In the same rulemaking, the SEC also proposed to change the broader eligibility requirements to submit a resolution. Currently, a shareholder must have continuously held at least $2,000 or 1% of a company's stock for at least one year. The SEC would drop the 1% requirement but a shareholder would need to hold at least $25,000 in securities in the applicable company for at least one year, or $15,000 for two years, or $2,000 for three years to submit a resolution. The proposed shareholder resolution process rule includes additional transparency requirements on the part of the shareholder, particularly when they are being represented by an organization.
In another rulemaking, the SEC proposed to subject proxy advisory firms to new disclosure requirements for potential conflicts of interest, giving companies an opportunity to review proxy voting advice for errors and codifying the SEC's position that proxy voting advice constitutes a solicitation.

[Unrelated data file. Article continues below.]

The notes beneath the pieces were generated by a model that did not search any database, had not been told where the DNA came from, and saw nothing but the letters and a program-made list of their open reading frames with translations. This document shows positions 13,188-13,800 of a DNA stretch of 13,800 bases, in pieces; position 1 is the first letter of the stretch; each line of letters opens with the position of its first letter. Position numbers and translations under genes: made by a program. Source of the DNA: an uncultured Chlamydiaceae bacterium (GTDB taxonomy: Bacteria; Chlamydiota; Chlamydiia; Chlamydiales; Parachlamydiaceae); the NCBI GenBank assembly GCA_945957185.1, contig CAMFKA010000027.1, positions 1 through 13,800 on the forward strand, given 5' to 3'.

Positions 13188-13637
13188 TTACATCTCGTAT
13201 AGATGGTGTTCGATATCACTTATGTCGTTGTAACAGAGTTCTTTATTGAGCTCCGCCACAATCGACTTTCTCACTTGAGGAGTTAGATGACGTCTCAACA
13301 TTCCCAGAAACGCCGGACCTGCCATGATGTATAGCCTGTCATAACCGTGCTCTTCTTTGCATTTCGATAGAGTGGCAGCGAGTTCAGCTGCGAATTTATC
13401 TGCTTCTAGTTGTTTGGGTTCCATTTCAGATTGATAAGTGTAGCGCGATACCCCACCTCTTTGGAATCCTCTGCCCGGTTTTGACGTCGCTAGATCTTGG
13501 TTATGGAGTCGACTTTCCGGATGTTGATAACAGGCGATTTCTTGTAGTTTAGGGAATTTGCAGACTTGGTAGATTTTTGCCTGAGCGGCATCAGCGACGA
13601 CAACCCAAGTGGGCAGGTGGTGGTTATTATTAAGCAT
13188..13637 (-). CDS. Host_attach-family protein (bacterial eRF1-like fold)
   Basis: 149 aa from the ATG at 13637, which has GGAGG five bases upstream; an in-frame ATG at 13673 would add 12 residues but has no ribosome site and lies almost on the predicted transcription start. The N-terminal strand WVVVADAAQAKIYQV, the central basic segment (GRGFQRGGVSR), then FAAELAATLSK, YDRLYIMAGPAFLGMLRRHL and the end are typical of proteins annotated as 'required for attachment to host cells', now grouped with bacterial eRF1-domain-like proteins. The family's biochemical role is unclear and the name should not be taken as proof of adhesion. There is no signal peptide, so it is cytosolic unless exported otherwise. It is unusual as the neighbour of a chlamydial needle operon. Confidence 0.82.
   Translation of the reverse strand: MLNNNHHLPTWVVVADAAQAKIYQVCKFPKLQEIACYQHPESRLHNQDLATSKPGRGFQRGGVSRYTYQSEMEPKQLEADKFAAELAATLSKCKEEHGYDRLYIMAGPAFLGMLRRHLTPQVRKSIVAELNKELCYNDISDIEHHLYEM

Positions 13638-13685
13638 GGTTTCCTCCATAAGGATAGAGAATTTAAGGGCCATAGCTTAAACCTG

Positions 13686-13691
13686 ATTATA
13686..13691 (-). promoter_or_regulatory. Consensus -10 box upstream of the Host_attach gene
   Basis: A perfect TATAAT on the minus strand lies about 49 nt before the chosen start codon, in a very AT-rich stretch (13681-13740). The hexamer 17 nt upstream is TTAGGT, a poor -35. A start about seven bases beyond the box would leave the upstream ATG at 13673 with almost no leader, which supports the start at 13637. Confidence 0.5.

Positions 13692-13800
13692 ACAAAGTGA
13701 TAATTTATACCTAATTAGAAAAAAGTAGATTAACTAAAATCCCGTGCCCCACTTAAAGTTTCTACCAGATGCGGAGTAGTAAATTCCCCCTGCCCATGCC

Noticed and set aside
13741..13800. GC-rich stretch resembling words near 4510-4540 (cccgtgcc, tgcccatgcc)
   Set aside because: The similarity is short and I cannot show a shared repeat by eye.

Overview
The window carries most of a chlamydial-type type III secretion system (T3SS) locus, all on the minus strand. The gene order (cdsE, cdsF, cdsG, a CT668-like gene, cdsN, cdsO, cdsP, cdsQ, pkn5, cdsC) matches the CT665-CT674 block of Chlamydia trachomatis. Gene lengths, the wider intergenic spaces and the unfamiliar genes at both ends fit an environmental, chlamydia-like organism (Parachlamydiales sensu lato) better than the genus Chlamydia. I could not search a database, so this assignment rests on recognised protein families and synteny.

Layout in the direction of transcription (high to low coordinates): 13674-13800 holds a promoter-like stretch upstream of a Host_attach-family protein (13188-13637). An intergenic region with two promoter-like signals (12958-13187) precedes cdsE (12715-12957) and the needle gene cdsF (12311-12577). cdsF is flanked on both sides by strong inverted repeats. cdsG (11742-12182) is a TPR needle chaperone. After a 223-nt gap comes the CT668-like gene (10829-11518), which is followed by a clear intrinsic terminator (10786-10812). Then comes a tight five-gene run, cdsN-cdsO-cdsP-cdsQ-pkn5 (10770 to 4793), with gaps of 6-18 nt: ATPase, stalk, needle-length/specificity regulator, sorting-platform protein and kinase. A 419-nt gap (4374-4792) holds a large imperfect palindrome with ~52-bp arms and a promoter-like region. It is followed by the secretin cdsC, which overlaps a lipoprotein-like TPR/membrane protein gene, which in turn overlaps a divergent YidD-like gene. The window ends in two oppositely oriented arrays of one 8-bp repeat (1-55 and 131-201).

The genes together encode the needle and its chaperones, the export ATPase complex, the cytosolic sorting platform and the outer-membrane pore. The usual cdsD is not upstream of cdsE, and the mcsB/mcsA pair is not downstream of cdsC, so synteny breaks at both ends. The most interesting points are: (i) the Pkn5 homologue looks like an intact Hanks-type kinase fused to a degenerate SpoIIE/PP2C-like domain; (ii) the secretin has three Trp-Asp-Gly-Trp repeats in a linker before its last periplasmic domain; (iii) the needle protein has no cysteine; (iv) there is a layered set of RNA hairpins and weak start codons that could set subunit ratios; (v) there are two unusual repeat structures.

The combined impact of the rules
When the agency proposed the rulemakings, Commissioner Robert Jackson suggested the rules would significantly tip the scales in favor of corporate management over shareholders. Jackson argued that "raising the thresholds at the same time we are imposing a tax on anti-management advice gives us no opportunity to observe the effects of that tax on the levels of support proposals should be expected to receive."